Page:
The Barani zone has returned drill intercepts of up to 2.19 g/t gold over 9 metres across a 450-metre wide fracture and fault zone that lies semi-parallel to the MSFZ. This zone, which has been traced for approximately 1,900 meters and is open along strike and to depth, comprises 8 modelled lenses of gold mineralization. The recent drill program of 12 RC holes was designed as widespread follow-up along this mineralized trend. The best hole from the program returned 0.85 g/t gold over 14 metres.
The Keniegoulou Zone has returned intercepts of 5.92 g/t gold over 4 metres. This zone lies south of the Barani Zone and may represent the southern strike extension of the Barani mineralized trend. There is an approximate 1.2 km exploration gap between the zones, in an area where the Barani East trend is interpreted to intersect. The Keniegoulou Zone which has been traced for approximately 1,500 meters and is open along strike and to depth, comprises 5 modelled lenses of gold mineralization. 7 recently completed holes along the Keniegoulou trend returned a best intercept of 1.63 g/t gold over 3 metres. Historic drilling returned stronger results closer to surface, which suggests that there may be near-surface gold enrichment or that the better mineralized zones are near-surface, shallow plunging zones. More geological interpretation work is planned along the Barani and Keniegoulou zones prior to additional drilling.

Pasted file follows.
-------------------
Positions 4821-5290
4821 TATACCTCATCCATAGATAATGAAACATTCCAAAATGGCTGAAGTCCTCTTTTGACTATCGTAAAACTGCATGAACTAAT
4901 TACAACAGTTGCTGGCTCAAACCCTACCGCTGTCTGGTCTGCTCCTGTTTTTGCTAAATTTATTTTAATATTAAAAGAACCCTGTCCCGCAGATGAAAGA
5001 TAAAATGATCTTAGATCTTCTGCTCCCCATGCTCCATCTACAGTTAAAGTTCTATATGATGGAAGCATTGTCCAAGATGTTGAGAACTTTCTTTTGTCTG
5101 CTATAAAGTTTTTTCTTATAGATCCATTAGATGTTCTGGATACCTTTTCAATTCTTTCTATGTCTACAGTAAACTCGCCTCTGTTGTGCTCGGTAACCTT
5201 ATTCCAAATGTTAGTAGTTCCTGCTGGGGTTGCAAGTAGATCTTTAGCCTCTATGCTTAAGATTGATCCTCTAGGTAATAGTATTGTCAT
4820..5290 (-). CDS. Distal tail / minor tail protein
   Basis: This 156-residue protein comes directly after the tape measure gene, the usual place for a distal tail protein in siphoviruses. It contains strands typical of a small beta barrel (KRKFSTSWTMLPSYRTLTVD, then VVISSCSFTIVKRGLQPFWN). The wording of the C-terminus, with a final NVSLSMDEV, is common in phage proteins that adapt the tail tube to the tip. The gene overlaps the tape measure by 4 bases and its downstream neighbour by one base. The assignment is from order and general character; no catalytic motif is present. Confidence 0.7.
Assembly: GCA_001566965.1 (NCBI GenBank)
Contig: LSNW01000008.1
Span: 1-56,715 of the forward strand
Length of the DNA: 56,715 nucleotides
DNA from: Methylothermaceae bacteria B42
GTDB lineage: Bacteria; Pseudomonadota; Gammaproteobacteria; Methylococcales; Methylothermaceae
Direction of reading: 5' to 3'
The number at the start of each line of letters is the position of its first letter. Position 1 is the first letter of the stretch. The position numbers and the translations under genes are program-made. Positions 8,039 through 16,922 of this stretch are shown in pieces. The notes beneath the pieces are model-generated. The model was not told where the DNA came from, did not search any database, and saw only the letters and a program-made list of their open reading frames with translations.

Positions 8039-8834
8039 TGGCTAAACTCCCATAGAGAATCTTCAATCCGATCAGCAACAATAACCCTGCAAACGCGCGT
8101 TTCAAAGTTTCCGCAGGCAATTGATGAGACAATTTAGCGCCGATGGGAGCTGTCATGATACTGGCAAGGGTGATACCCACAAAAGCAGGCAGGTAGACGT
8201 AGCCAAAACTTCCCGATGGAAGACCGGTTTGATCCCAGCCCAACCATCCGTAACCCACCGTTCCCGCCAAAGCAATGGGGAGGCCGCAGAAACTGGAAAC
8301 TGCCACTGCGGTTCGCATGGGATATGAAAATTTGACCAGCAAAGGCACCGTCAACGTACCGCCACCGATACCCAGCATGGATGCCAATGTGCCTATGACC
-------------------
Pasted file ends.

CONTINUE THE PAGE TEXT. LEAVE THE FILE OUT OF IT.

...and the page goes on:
Desert Gold’s President Mr. Jared Scharf commented, “We’re very encouraged by the results at Farabantourou. From a relatively small drill program, we have confirmed the presence of gold mineralization along two zones, Barani and Keniegoulou, and have improved our structural understanding of the existing deposit at Barani East. It’s clear that additional work is needed to improve upon and expand these mineralized zones. This is to say nothing of the regional potential that has been identified in this area through detailed mapping and sampling on a larger scale. Desert Gold will continue its multifaceted strategy of developing its existing resource base while continuing its ongoing evaluation of other opportunities in the region. To this end we hope to provide the market and our shareholders with further guidance in the near future.”
All core and RC samples were geologically logged following Desert Gold’s established standard QA/QC procedures:
For core drilling, all individual samples represent approximately one-meter in length or, occasionally, based on lithology intervals. Half of the core is kept on site for reference and its counterpart is sent for preparation and gold assaying at the SGS laboratories in Bamako, Mali. For RC drilling, all individual samples represent approximately one-meter in length of rock chips homogenized and riffle-split to an approximately 2 kg subsample which is sent for preparation and gold assaying at the SGS laboratories in Bamako, Mali. Each sample (core and RC) is fire-assayed for gold by SGS laboratories in Bamako using Au-FAA505 method which is a 50g fire assay fusion with AAS instrument finish. In addition to SGS own QA/QC (Quality Assurance/Quality Control) program, Desert Gold’s internal quality control and quality assurance procedures include the use of certified standards (1:20), sample duplicates (1:20) and blanks (1:20).
Source: Company Press Release